What do, can and should we learn from models to evaluate potential anticancer agents?

  • Burchill S
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Abstract

Transfer of new anticancer agents from bench to clinical trial takes in excess of 10 years and costs up to US $500 million. Despite this massive commitment, many more new agents fail in the clinical trials than are successful. The poor performance of many investigational anticancer agents in the clinic implies that the preclinical models used to evaluate them are flawed, inappropriately used or the information they generate is misinterpreted. This article reviews current practice and the range of preclinical models available. The author provides a personal perspective on what information is needed and how in the future this might best be obtained from preclinical models to more effectively inform the transfer of novel, active agents into clinical practice. © 2006 Future Medicine Ltd.

Author-supplied keywords

  • LC50
  • RNA interference
  • accuracy
  • adolescent disease
  • antiangiogenic activity
  • antineoplastic activity
  • antineoplastic agent
  • automated pattern recognition
  • breast cancer
  • cancer model
  • cancer research
  • cancer resistance
  • cell interaction
  • childhood cancer
  • clinical practice
  • clinical trial
  • clonogenic assay
  • colon polyposis
  • correlation function
  • cost effectiveness analysis
  • culture medium
  • drug efficacy
  • drug screening
  • drug sensitivity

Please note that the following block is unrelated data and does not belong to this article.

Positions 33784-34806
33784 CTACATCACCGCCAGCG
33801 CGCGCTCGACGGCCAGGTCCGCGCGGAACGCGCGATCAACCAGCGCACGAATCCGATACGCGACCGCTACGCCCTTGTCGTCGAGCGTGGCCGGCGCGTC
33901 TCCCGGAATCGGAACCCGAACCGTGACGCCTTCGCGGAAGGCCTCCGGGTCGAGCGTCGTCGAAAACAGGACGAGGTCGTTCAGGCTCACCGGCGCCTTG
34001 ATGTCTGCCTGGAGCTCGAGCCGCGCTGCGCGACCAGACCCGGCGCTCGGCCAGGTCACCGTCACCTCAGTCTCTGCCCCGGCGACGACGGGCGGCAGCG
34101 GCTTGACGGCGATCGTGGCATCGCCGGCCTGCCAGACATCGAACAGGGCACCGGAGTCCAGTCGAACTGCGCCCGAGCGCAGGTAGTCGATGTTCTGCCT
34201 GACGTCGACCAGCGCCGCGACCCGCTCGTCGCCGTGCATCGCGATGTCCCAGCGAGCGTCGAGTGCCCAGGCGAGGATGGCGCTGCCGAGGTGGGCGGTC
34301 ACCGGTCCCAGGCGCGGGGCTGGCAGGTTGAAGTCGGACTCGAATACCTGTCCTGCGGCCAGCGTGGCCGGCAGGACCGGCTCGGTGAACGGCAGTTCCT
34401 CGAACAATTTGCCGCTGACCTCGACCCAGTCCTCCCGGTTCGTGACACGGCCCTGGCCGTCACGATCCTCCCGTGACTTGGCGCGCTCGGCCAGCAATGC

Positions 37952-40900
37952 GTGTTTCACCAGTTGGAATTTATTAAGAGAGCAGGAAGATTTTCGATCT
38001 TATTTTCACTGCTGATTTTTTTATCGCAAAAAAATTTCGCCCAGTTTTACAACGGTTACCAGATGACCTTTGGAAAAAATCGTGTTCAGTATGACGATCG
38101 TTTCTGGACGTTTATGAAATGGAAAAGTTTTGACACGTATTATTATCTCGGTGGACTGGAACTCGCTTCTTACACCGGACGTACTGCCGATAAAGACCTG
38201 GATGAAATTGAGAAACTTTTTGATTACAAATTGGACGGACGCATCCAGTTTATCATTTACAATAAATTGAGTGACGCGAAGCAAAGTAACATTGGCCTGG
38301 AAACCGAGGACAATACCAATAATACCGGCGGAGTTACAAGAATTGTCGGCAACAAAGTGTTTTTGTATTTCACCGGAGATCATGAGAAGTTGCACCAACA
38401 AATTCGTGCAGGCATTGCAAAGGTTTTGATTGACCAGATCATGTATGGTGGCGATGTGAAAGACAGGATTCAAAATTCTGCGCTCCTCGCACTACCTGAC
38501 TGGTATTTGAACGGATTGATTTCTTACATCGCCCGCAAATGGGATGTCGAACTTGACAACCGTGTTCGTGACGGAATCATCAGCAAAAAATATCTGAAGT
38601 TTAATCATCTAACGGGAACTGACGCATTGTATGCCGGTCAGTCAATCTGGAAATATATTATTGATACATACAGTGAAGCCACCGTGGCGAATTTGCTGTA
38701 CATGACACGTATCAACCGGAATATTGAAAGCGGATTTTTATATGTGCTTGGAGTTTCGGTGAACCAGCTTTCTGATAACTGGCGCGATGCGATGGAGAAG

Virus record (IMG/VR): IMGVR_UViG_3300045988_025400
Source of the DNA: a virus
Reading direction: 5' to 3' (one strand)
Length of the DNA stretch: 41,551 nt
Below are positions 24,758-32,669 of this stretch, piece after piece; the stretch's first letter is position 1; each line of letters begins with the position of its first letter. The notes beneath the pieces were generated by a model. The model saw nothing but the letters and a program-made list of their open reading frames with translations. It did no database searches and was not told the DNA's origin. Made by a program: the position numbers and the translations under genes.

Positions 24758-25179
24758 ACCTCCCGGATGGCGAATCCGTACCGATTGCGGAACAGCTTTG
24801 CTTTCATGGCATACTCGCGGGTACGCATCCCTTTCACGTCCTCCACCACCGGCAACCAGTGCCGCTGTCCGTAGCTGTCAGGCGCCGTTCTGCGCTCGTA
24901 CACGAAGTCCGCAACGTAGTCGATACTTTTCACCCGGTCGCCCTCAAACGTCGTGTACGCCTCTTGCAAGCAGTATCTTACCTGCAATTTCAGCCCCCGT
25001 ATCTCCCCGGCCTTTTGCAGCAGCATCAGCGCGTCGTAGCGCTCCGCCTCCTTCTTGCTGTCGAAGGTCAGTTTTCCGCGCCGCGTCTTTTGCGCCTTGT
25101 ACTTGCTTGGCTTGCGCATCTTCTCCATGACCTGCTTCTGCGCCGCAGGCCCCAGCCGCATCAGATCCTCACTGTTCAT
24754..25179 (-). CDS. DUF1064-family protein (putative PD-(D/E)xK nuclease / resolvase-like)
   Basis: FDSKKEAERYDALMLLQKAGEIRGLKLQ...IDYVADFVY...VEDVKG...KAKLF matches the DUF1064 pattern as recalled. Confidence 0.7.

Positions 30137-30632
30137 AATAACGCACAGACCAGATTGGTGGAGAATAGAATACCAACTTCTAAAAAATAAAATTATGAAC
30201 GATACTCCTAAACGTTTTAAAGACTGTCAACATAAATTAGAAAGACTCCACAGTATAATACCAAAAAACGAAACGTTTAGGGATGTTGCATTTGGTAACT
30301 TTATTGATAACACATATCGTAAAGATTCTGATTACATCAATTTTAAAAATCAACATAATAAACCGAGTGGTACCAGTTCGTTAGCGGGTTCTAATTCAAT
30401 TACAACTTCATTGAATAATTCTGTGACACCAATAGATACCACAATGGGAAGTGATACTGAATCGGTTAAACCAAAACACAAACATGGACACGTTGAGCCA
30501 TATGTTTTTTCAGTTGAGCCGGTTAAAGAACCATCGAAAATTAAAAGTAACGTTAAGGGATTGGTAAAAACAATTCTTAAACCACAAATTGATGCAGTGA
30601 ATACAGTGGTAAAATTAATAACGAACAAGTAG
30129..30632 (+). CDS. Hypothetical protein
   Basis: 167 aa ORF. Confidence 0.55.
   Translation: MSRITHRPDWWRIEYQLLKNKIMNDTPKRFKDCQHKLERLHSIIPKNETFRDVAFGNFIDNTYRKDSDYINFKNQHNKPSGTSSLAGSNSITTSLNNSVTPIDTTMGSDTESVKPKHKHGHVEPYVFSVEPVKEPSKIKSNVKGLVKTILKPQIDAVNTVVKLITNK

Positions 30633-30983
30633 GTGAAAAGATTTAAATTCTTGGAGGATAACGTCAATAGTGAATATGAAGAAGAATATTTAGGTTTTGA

• drug specificity
  • drug targeting
  • erlotinib
  • familial cancer
  • gefitinib
  • gene expression regulation
  • genetic engineering
  • gleevec
  • green fluorescent protein
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  • health care availability
  • high risk patient
  • high throughput screening
  • hollow fiber
  • human
  • imatinib
  • in vitro study
  • in vivo study
  • iressa
  • malignant transformation
  • mathematical model
  • maximum tolerated dose
  • metastasis
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  • nonhuman
  • oncogene
  • ovary cancer
  • pathophysiology
  • polyvinylidene fluoride
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  • review
  • signal transduction
  • sulforhodamine B
  • tarceva
  • treatment failure
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  • tumor spheroid
  • tumor suppressor gene
  • tumor xenograft
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Authors

  • S A Burchill

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